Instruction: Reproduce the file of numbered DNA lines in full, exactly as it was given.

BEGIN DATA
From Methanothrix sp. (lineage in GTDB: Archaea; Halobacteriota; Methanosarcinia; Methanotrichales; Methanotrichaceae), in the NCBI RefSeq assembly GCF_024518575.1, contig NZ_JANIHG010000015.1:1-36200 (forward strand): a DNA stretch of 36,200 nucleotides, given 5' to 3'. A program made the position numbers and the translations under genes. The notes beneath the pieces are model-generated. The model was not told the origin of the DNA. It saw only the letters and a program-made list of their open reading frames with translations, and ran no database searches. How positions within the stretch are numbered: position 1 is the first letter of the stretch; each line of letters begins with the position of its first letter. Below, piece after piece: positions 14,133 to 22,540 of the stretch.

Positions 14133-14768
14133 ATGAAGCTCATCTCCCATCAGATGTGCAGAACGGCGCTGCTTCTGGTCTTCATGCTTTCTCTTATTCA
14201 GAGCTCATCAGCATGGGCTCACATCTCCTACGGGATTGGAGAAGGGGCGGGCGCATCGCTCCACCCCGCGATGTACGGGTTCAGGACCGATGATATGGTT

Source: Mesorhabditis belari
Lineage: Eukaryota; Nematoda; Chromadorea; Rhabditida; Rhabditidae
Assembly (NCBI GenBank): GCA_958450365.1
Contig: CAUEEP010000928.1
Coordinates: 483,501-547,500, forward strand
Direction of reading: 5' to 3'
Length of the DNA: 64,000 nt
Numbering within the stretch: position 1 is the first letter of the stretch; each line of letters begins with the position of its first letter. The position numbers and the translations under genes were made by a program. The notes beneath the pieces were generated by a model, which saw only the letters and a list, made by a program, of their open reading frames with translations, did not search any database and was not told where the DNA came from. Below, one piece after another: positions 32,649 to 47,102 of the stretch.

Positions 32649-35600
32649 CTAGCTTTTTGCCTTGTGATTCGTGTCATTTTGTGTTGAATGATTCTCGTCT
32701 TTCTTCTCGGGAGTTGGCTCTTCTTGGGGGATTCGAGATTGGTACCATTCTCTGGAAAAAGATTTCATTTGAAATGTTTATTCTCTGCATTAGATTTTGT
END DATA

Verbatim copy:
From Methanothrix sp. (lineage in GTDB: Archaea; Halobacteriota; Methanosarcinia; Methanotrichales; Methanotrichaceae), in the NCBI RefSeq assembly GCF_024518575.1, contig NZ_JANIHG010000015.1:1-36200 (forward strand): a DNA stretch of 36,200 nucleotides, given 5' to 3'. A program made the position numbers and the translations under genes. The notes beneath the pieces are model-generated. The model was not told the origin of the DNA. It saw only the letters and a program-made list of their open reading frames with translations, and ran no database searches. How positions within the stretch are numbered: position 1 is the first letter of the stretch; each line of letters begins with the position of its first letter. Below, piece after piece: positions 14,133 to 22,540 of the stretch.

Positions 14133-14768
14133 ATGAAGCTCATCTCCCATCAGATGTGCAGAACGGCGCTGCTTCTGGTCTTCATGCTTTCTCTTATTCA
14201 GAGCTCATCAGCATGGGCTCACATCTCCTACGGGATTGGAGAAGGGGCGGGCGCATCGCTCCACCCCGCGATGTACGGGTTCAGGACCGATGATATGGTT

Source: Mesorhabditis belari
Lineage: Eukaryota; Nematoda; Chromadorea; Rhabditida; Rhabditidae
Assembly (NCBI GenBank): GCA_958450365.1
Contig: CAUEEP010000928.1
Coordinates: 483,501-547,500, forward strand
Direction of reading: 5' to 3'
Length of the DNA: 64,000 nt
Numbering within the stretch: position 1 is the first letter of the stretch; each line of letters begins with the position of its first letter. The position numbers and the translations under genes were made by a program. The notes beneath the pieces were generated by a model, which saw only the letters and a list, made by a program, of their open reading frames with translations, did not search any database and was not told where the DNA came from. Below, one piece after another: positions 32,649 to 47,102 of the stretch.

Positions 32649-35600
32649 CTAGCTTTTTGCCTTGTGATTCGTGTCATTTTGTGTTGAATGATTCTCGTCT
32701 TTCTTCTCGGGAGTTGGCTCTTCTTGGGGGATTCGAGATTGGTACCATTCTCTGGAAAAAGATTTCATTTGAAATGTTTATTCTCTGCATTAGATTTTGT